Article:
A diagram of a horizontal labeled double-headed arrow for continuum of “rightness” to “wrongness” of multiple-choice options.

Figure 15.2 Continuum of “rightness” to “wrongness” of multiple-choice options.

Image described by caption and surrounding text.

Figure 15.3 Continuum of “rightness” to “wrongness” with an illustrative example.

Effective Multiple-Choice Items Measure a Single Objective with Precision by Providing a Clear and Appropriate Stem, and Options That Address the Question Posed in the Stem

Generally such items include most of the relevant detail in the stem, which tends to be longer than the options. The options are short, clear, and address the specific question posed by the stem. The item should be answerable by covering the options and reading the stem. For this reason, questions that begin with phrases such as “Which of the following is true about …?” are generally not recommended.

Effective Multiple-Choice Items Distribute the Location of the Correct Answer Evenly among the Various Answer Positions

Test-wise students are accustomed to the correct answer occupying the extreme positions less frequently than the center positions.

Specific Rules for Constructing Multiple-Choice Items

This section illustrates some common item flaws in medical sciences education. This list is not comprehensive; selected-item enthusiasts are encouraged to explore the resources in Box 15.5. Flaws 1–4 allow students to rule out distractors based on how the question was constructed rather than what they know about the content. Flaws 5-8 are unnecessarily tricky, or introduce other difficulties that frustrate students and compromise the validity of the measure. In the following examples the correct answer, where applicable, is marked with bold text, flawed options with an asterisk.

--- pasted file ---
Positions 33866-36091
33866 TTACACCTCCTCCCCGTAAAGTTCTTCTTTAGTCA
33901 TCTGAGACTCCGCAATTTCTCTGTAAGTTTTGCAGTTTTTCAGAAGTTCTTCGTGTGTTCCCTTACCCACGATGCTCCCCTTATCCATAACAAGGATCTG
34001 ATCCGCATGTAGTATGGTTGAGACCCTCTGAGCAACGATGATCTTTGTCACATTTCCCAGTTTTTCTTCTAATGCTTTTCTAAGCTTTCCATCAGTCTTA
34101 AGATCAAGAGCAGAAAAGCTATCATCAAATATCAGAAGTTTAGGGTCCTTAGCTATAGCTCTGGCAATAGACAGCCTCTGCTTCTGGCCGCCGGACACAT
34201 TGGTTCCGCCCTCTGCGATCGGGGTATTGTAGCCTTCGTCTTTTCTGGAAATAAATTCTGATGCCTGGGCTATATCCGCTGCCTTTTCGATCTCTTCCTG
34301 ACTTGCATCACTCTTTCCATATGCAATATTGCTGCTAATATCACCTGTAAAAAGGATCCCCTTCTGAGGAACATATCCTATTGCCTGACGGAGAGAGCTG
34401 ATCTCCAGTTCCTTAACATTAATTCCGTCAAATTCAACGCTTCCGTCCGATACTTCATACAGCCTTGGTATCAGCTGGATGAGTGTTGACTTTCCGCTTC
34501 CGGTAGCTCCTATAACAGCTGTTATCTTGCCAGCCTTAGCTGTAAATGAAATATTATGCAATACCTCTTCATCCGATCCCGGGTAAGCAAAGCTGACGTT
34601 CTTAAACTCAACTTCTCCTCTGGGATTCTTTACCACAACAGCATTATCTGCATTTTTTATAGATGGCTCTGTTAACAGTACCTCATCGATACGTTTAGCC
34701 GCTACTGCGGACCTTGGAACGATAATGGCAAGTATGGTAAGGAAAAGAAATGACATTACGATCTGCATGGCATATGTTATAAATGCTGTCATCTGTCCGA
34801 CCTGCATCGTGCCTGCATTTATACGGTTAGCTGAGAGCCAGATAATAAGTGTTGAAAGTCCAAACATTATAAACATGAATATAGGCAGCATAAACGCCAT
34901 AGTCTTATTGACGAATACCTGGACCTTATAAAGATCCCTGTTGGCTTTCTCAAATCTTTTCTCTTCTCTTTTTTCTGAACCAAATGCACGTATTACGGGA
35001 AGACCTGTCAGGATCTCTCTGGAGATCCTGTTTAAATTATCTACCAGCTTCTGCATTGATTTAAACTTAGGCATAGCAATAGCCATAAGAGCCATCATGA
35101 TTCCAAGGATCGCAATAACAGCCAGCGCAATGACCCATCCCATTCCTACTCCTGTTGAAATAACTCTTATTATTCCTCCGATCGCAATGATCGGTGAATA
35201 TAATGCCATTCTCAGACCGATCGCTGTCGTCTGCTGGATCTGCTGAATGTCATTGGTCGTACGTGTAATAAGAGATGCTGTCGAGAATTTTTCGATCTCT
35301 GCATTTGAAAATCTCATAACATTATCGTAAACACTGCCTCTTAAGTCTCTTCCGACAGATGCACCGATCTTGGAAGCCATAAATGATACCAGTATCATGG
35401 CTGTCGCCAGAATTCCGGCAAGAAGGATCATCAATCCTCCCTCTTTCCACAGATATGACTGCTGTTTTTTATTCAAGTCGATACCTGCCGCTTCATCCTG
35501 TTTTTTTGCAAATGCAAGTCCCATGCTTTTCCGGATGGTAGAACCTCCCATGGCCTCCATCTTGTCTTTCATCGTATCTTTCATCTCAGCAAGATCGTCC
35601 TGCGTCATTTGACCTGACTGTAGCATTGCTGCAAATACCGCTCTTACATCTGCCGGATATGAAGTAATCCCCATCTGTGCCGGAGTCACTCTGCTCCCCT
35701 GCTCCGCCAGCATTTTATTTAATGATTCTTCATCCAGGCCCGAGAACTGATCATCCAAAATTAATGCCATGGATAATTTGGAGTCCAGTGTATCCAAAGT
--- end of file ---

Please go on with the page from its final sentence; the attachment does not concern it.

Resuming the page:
1Avoid Providing Grammatical Cues Regarding Correct/Incorrect Options

Grammatical cues are quite common in selected-response item writing. In Example 1, options a, b, and d are all adjectives and align with the stem grammatically; option c, a noun, does not. In cases like this, the item writer probably initially wrote the item with all nouns or all adjectives in the options, but later made some changes (such as revising how the stem was constructed) and did not revise all of the options correctly. Your students will know that you would not be careless enough to misalign the correct answer grammatically, so they will automatically know that the misaligned answer is not right. Similarly, in Example 2, the answer cannot be “plum,” or any other fruit beginning with a consonant, because the stem ends in “an.” These kinds of errors can usually be avoided with careful proofreading.


  1. 1. The most important factor to consider when creating a test item is whether or not it is

    1. a. valid
    2. b. reliable
    3. c. practicality*
    4. d. readable.

  2. 2. The fruit that, when eaten once a day will keep the doctor away, is an

    1. a. apple
    2. b. apricot
    3. c. orange
    4. d. plum.*

2Avoid Questions That Provide a Comprehensive Subset of Options